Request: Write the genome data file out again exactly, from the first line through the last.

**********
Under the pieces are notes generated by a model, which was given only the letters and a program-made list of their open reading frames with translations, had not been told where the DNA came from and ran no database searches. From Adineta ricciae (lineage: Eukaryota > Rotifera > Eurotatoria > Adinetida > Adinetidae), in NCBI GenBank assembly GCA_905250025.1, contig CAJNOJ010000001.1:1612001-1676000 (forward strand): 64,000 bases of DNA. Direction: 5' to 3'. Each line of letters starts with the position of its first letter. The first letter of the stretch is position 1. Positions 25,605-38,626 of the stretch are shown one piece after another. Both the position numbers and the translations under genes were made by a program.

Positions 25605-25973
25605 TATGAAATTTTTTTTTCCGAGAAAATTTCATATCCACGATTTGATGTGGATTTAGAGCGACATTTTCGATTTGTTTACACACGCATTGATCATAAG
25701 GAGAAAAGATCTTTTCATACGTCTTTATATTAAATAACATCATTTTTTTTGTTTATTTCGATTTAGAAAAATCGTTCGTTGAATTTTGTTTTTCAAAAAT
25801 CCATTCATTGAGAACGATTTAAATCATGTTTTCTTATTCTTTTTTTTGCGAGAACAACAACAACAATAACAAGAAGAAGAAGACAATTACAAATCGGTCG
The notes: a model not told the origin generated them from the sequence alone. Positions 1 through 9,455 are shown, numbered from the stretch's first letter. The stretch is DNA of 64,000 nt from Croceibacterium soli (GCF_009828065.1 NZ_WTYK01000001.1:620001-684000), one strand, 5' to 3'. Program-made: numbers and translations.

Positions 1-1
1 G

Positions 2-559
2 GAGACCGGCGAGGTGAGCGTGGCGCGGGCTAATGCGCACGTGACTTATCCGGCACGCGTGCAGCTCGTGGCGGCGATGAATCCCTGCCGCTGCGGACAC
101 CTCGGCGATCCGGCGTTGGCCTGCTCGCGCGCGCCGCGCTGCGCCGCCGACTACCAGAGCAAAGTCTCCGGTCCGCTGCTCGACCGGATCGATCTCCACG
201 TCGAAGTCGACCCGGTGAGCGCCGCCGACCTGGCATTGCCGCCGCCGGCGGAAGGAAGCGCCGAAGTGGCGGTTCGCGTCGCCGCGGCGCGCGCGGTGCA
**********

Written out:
Under the pieces are notes generated by a model, which was given only the letters and a program-made list of their open reading frames with translations, had not been told where the DNA came from and ran no database searches. From Adineta ricciae (lineage: Eukaryota > Rotifera > Eurotatoria > Adinetida > Adinetidae), in NCBI GenBank assembly GCA_905250025.1, contig CAJNOJ010000001.1:1612001-1676000 (forward strand): 64,000 bases of DNA. Direction: 5' to 3'. Each line of letters starts with the position of its first letter. The first letter of the stretch is position 1. Positions 25,605-38,626 of the stretch are shown one piece after another. Both the position numbers and the translations under genes were made by a program.

Positions 25605-25973
25605 TATGAAATTTTTTTTTCCGAGAAAATTTCATATCCACGATTTGATGTGGATTTAGAGCGACATTTTCGATTTGTTTACACACGCATTGATCATAAG
25701 GAGAAAAGATCTTTTCATACGTCTTTATATTAAATAACATCATTTTTTTTGTTTATTTCGATTTAGAAAAATCGTTCGTTGAATTTTGTTTTTCAAAAAT
25801 CCATTCATTGAGAACGATTTAAATCATGTTTTCTTATTCTTTTTTTTGCGAGAACAACAACAACAATAACAAGAAGAAGAAGACAATTACAAATCGGTCG
The notes: a model not told the origin generated them from the sequence alone. Positions 1 through 9,455 are shown, numbered from the stretch's first letter. The stretch is DNA of 64,000 nt from Croceibacterium soli (GCF_009828065.1 NZ_WTYK01000001.1:620001-684000), one strand, 5' to 3'. Program-made: numbers and translations.

Positions 1-1
1 G

Positions 2-559
2 GAGACCGGCGAGGTGAGCGTGGCGCGGGCTAATGCGCACGTGACTTATCCGGCACGCGTGCAGCTCGTGGCGGCGATGAATCCCTGCCGCTGCGGACAC
101 CTCGGCGATCCGGCGTTGGCCTGCTCGCGCGCGCCGCGCTGCGCCGCCGACTACCAGAGCAAAGTCTCCGGTCCGCTGCTCGACCGGATCGATCTCCACG
201 TCGAAGTCGACCCGGTGAGCGCCGCCGACCTGGCATTGCCGCCGCCGGCGGAAGGAAGCGCCGAAGTGGCGGTTCGCGTCGCCGCGGCGCGCGCGGTGCA